It's vector art, but I've heard people say it looks almost like it could be painted, which I thought was a huge compliment. But yes, there it is!
Anyway, I got the original picture from a stock photo website. The original background was this icky green-red gradient type blurry-ness, and I didn't like that at all. So I did the blue, to make the pink in the flowers pop a bit more.
So I have been working on a fused plastic messenger bag for the new school year, and so far all that's left is the strap, and adding some velcro for he closure. I'm kinda wondering whether or not I should make the strap out of the fused plastic (I call it "plabric"), or something else? I had the idea of using an old bag's strap, but it wouldn't look as good as it would if I used the plabric, since the bag itself is made of yellow and pink bags. I know I have some heavy books and stuff, but I think I could just use a ton of bags to make the strap, making it thicker. What do you think?
I just got back from vacation last night, and what do you know, I was in the mood for some crafting today! Hey, it's been a week since I even looked at my sewing machine, I was deprived. Anyway, I ended up making a two piece prom dress/ball gown out of about forty plastic grocery bags, and one long garment bag. I wanted a tighter top, but a fuller skirt, so I ended up making a corset-style top and then the skirt, instead of being practical and doing just the dress in one piece.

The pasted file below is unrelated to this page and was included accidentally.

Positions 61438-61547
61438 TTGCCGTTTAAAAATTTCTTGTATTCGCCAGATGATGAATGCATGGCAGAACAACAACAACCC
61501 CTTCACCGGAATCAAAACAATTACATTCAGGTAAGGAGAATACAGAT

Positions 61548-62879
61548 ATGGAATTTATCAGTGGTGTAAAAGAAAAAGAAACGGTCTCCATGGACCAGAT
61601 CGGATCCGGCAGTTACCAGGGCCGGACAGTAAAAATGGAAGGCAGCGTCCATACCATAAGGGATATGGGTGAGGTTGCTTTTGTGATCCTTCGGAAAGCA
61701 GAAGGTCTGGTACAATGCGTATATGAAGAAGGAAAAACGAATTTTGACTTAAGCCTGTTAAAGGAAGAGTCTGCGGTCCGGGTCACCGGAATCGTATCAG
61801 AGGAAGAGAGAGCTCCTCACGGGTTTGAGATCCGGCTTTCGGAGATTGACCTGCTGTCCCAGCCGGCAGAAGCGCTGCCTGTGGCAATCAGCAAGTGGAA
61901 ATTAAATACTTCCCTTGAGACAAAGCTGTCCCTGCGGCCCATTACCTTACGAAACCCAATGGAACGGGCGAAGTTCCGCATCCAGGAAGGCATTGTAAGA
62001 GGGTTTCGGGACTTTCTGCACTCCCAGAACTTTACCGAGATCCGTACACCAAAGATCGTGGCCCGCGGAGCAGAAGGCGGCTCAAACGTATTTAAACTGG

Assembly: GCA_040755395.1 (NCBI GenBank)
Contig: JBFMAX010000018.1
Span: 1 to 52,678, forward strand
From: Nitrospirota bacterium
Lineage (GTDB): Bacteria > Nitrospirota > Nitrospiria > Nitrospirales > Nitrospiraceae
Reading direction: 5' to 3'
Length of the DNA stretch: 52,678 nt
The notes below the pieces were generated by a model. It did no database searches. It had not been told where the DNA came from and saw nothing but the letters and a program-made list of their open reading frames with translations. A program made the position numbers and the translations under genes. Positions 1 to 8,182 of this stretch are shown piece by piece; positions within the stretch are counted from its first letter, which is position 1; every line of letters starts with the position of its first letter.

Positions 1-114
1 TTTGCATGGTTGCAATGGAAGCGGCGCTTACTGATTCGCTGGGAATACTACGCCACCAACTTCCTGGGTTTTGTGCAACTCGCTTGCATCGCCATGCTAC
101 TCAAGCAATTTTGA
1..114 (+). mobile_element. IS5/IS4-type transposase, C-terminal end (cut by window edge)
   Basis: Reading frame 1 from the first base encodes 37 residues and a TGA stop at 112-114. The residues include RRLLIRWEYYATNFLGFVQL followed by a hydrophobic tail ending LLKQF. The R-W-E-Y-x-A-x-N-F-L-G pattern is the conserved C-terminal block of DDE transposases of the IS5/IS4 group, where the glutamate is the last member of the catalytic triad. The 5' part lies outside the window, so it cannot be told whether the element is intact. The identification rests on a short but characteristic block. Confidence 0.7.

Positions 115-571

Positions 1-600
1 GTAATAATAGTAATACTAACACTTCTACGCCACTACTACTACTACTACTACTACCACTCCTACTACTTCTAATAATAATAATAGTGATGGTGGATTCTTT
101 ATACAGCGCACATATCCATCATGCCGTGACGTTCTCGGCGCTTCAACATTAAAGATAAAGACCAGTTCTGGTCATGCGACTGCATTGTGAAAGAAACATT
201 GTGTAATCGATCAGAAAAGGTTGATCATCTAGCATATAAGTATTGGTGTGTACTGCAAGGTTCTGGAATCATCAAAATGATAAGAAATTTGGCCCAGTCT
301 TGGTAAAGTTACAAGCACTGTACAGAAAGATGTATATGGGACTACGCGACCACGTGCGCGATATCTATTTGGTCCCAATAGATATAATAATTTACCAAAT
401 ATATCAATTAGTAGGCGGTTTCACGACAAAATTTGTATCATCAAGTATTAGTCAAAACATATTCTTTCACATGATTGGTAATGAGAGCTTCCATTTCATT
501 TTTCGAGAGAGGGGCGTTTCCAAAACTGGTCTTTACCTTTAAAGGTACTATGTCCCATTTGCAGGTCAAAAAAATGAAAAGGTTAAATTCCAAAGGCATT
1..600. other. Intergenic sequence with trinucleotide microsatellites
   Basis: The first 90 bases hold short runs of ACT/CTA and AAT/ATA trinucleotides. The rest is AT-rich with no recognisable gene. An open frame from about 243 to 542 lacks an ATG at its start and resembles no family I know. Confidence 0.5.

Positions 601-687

Anyway, my materials were: plastic bags (man, many many plastic bags) pop tabs (the holes were perfect for lacing the corset!) an old ribbon, taken from a too-small tee shirt (the lacing) an old, torn bra (for support) a brooch from a hat that doesn't fit anyone I know thread
Yep, that's it. All 100% recycled. And now, before I bore you anymore, here are my lovely pictures!
excuse the lovely hairdo, I got very hot while making this!
So I might just add a few more things to it, like something to make the top a little more flattering, straps, and something so it doesn't show my back through the lacing. Also, I don't think I'll ever actually wear it to my prom, just because the plastic gets very hot and sticky.
I made this pattern myself, and it's my first attempt at anything like it. So comments and constructive criticism is highly appreciated.